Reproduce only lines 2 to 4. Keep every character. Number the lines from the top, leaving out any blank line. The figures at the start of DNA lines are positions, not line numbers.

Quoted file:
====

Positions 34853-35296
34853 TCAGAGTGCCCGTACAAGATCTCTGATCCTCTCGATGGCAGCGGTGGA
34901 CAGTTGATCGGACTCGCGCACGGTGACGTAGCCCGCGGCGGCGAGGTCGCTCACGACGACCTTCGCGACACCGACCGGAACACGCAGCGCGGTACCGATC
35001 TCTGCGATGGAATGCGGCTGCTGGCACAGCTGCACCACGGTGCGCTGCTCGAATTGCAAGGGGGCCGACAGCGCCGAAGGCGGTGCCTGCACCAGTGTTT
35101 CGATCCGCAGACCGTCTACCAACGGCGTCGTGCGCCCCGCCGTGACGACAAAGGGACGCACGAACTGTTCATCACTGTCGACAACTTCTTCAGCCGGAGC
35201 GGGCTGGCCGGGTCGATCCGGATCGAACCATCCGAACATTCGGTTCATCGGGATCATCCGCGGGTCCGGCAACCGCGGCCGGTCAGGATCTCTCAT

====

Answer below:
34853 TCAGAGTGCCCGTACAAGATCTCTGATCCTCTCGATGGCAGCGGTGGA
34901 CAGTTGATCGGACTCGCGCACGGTGACGTAGCCCGCGGCGGCGAGGTCGCTCACGACGACCTTCGCGACACCGACCGGAACACGCAGCGCGGTACCGATC
35001 TCTGCGATGGAATGCGGCTGCTGGCACAGCTGCACCACGGTGCGCTGCTCGAATTGCAAGGGGGCCGACAGCGCCGAAGGCGGTGCCTGCACCAGTGTTT